Sunday afternoon in Montgomery County 25 years ago; the noon dinner dishes were washed and dried and Stella Werner had changed from her church clothes to a house dress when a deputation of some 100 women dropped by with a basket full of money.
They had come to ask her to run in the 1952 U.S. Senate race. They had collected 100 one-dollar bills to pay her filing fee and were ready to raise money for her at "silver dollar" teas. She ran and was defeated in the general election. But Mrs. Werner won the primary - the first Maryland woman to do so - and she went on to become the president of the Montgomery County Council.
A number of other women among those that visited Werner that afternoon later won their own political victories. One became a state senator. Another served on the Democratic State Central Committee. A third became registrar of wills.
More importantly, their pioneering experiences would ultimately help women become one of the most potent political forces in Montgomery County, years ahead of the current women's rights movements. Women have run for office and held office in Montgomery at a rate without parallel in the country.
Now, three of the seven members of the County Council are women and so are three of the seven members of county board of education. In the county's delegation to the state legislature, seven of the 18 delegates are women and one of the six senators is a woman. It is by far the greatest female representation of any delegation in the Maryland General Assembly.
The only woman judge sitting on Maryland appeals courts is from Montgomery County. The same can be said of the only woman on the Washington Area Transit Authority.
Women head the county's Board of Appeals, the sewer and water commission and four departments in the county government. Two of the five county representatives on the Maryland-National Capital Park and Planning Commission are women. The county's registrar of wills is a woman. Women comprise roughly half of the central committees for both political parties in the county.
A Montgomery County woman, Louise Gore, was the 1974 Republican nominee (unsuccessful) for governor of Maryland, the first woman to run for governor in the general election. The same year, Ida Mae Garrott was the unsuccessful Democratic nominee for county executive.
The enormous role of women is undisputed in the county, "It's not even open to argument," said Richard Schifter, a Washington lawyer and political leader in Montgomery County. "The problem in putting together a ticket has been to avoid having more than half the candidates women."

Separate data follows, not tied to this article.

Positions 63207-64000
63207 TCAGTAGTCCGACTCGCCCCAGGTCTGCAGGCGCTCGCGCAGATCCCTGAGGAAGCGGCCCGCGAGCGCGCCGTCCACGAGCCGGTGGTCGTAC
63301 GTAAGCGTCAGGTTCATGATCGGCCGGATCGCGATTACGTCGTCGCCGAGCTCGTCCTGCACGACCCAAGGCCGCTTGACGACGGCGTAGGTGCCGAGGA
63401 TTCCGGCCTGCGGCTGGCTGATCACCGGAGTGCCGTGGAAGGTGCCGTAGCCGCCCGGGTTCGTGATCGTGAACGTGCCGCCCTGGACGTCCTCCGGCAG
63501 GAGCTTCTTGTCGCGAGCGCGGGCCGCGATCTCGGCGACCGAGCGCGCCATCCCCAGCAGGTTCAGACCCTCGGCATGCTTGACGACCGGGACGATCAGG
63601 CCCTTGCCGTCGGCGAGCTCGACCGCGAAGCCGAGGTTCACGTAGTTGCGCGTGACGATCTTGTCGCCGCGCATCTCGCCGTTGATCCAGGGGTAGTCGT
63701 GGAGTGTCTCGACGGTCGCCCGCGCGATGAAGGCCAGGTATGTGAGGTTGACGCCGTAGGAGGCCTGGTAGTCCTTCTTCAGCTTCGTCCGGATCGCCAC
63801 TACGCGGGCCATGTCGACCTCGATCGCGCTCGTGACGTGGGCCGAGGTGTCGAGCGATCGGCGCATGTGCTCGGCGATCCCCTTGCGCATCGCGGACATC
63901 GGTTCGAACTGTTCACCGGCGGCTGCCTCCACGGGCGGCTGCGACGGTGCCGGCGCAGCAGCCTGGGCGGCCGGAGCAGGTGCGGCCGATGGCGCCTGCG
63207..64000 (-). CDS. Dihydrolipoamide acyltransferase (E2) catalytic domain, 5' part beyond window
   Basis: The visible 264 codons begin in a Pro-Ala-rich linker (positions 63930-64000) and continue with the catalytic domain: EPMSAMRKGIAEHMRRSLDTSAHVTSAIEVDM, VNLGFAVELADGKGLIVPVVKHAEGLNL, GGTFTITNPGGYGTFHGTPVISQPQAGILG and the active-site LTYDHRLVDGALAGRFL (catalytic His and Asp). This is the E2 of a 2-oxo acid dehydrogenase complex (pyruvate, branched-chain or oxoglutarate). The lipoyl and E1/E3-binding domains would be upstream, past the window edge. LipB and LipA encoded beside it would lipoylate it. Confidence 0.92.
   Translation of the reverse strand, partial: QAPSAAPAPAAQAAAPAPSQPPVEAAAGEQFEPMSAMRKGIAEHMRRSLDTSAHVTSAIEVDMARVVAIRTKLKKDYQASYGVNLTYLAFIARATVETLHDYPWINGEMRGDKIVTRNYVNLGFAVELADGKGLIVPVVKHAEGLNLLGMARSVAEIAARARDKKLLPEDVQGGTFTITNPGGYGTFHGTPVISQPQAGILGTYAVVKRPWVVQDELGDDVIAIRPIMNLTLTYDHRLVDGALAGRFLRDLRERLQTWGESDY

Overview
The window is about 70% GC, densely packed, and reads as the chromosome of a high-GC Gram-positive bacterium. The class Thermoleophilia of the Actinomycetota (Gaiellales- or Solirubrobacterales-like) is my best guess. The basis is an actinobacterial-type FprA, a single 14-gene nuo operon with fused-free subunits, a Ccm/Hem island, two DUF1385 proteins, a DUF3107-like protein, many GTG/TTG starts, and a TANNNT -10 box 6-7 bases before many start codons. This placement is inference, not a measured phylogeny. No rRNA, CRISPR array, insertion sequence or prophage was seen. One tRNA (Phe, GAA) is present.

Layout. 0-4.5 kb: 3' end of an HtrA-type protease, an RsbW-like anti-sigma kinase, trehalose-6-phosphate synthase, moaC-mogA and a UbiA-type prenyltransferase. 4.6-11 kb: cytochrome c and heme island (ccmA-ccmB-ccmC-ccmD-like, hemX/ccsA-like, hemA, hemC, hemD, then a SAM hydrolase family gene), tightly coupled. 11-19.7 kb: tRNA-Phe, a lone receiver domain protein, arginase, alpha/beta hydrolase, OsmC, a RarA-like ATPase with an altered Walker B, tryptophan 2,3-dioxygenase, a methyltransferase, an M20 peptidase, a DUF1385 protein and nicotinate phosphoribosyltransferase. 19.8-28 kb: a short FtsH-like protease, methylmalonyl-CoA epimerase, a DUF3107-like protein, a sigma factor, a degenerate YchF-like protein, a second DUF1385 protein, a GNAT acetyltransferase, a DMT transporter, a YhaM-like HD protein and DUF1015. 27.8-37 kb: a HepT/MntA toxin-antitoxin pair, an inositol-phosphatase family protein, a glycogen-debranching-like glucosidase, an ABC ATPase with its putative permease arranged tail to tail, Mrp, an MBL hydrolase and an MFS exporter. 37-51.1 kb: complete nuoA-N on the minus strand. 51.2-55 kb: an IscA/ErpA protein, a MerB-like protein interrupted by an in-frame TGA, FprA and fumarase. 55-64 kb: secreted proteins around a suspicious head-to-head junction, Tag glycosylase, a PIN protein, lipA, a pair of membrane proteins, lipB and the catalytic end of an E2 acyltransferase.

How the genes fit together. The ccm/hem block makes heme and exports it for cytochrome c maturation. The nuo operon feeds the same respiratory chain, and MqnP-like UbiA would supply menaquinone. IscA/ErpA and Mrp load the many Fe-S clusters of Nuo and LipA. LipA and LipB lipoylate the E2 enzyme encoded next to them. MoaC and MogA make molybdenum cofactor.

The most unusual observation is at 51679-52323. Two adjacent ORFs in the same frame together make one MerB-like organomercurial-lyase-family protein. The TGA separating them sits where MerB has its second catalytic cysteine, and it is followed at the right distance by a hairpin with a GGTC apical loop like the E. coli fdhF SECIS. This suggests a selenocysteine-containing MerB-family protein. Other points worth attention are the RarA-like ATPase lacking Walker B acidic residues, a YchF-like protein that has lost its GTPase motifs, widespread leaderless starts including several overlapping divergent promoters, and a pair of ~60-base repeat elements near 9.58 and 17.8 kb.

Without exception, these women have run without a feminist platform. In fact, the organized women's movement has had only a secondary role in Montgomery because it came so late.
The reasons behind women's ascension to power in Montgomery are rooted in the county's dramatic growth and in its afluence. Since 1959, the population has almost doubled every decade, growing from 150,000 to almost 600,000. The county needed an entire new structure to govern, to educate the children, to pave the streets, and to build a community.
But the men weren't available. Ambitious professionals, they were drawn to the interests of the nation's capitol. Many were federal employees, forbidden by the Hatch Act to engage in partisan politics.
"My husband always took the front page at breakfast," said Lucille Maurer, a Democratic member of the Maryland House of Delegates from Montgomery County and wife of a State Department lawyer, "I was the recipient of the Metro news, (section). That's how I got involved," she said, half joking. "Here, everything was submerged in the flow of national and international news."
The women were well educated, and often the daughters of civic minded parents. Many could afford to hire domestic help and become activists. "We weren't educated just to cook and go to bridge clubs," said Marie Garber, supervisor of the county Board of Elections.
Much the same can be said of women living in the neighboring slice of Prince George's County, an area not unlike Montgomery. There women also play major roles with men in social and political institutions. U.S. Rep. Gladys N. Spellman, who represent northern Prince George's and a small part of Montgomery, has won both of her elections with an essential margin from this constitutency.
Progress for women really began some 30 years ago, as the United States returned to peace and Montgomery County faced the end of rule by native landholders and the old gentry. Self-government and thousands of newcomers with new money, helped make the county ripe for women's influence.
"We were in an era when women were beginning to find politics as a way to provide public service. Before, it had been charities . . . You see, this was the most rapid period of growth in the county and we wanted it to be well-planned," explained Stella Werner.
"Our children had no libraries or recreation facilities, or schools. All this had to be done by women. The men were far too busy. We were the only ones, really, with the time or the inclination."
Time was a luxury derived from the earnings of their husbands; generally the men's well-paying positions brought the women to Montgomery in the first place. The county is annually listed as one of the two wealthiest in the nation. The median family income is now $27,600. Once settled, the women were free to become politicians as well as hire housekeepers and babysitters.